There's a discussion going on over at Tara Parker-Pope's "Well" blog The New York Times that I find fascinating, and encourage everyone to either check it out or just give some to right here in my comments section.
In her blog post, Parker-Pope links to a definition for "normal eating" that was created by a therapist and eating expert named Ellen Satter, and is included in an insightful piece on the website Psych Central.com.The definition sounds so simple, and includes things like:
"…being able to give some thought to your food selection
so you get nutritious food, but not being so wary and restrictive that
you miss out on enjoyable food."
permission to eat sometimes because you are happy, sad or bored, or
just because it feels good."
"…eating is mostly three meals a day,
or four or five, or it can be choosing to munch along the way."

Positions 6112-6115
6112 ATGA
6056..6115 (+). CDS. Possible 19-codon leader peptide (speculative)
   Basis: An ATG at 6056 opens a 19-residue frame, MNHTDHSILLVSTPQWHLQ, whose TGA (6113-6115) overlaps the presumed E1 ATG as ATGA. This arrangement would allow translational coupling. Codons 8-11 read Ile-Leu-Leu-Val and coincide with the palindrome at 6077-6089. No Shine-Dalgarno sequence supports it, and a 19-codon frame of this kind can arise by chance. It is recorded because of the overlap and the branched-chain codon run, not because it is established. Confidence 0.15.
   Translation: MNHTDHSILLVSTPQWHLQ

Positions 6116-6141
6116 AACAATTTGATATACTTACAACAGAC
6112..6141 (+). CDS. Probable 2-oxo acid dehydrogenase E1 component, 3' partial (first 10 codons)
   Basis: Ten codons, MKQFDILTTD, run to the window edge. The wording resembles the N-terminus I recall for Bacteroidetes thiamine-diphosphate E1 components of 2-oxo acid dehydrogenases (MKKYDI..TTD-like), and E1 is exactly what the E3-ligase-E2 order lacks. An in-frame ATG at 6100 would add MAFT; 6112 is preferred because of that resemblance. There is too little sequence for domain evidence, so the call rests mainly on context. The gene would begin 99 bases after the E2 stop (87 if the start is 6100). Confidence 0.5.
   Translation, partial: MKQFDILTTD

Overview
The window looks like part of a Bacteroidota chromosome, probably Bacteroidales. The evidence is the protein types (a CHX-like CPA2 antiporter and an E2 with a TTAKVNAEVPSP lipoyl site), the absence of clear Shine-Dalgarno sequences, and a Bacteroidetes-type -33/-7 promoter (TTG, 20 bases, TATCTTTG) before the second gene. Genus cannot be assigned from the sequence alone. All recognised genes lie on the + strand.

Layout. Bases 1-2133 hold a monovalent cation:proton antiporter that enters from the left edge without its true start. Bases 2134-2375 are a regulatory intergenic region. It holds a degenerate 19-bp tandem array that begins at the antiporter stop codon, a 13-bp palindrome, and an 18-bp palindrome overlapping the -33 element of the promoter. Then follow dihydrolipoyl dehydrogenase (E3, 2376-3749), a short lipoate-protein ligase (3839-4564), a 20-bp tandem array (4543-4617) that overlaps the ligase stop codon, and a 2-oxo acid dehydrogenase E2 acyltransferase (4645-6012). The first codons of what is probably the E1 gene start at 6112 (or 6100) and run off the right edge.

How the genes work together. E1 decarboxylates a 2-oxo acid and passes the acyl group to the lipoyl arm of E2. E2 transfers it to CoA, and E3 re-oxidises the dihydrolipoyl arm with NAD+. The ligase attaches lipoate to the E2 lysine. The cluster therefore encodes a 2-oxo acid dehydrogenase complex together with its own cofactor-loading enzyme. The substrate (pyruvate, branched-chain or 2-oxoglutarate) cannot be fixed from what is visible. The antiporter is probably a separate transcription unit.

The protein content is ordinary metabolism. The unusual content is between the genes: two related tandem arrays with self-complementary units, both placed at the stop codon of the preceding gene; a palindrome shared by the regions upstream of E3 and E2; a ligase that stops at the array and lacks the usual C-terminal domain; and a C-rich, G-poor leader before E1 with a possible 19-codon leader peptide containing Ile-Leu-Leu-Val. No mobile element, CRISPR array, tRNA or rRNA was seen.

"…leaving some cookies on the plate because you know you can have some
again tomorrow, or it is eating more now because they taste so
"…overeating at times, feeling stuffed and
Obviously, I say that the definition sounds simple because many of us know that somewhere along the way, between societal pressures, body image issues, and struggles with weight loss and gain, we lose sight of all of this, and get way off-track.
So, instead, we diet or we over-indulge, we are wracked with guilt about dietary 'slip-ups', we use food as a source of comfort, or to ease boredom, or in a host of other emotional crutches. In short, we lose sight of the general concept of "normal," however malleable that word may be.
Personally, I notice that I have many (most) days where I am definitely "normal" but sometimes (especially in the face of certain foods or situations or emotional challenges) do revert to less healthy ways. It's my job to try to track those foods and situations and work through/around them. (Read: I cannot keep DORITOS in the house when I'm stressed out!)
Of course, I have to note that "normal" is an entirely slippery, variable concept and will be different from person to person… and so I'm just wondering how you define 'normal eating'? How/when you were able to achieve this state of equilibrium, and what has it done for both your body and mind?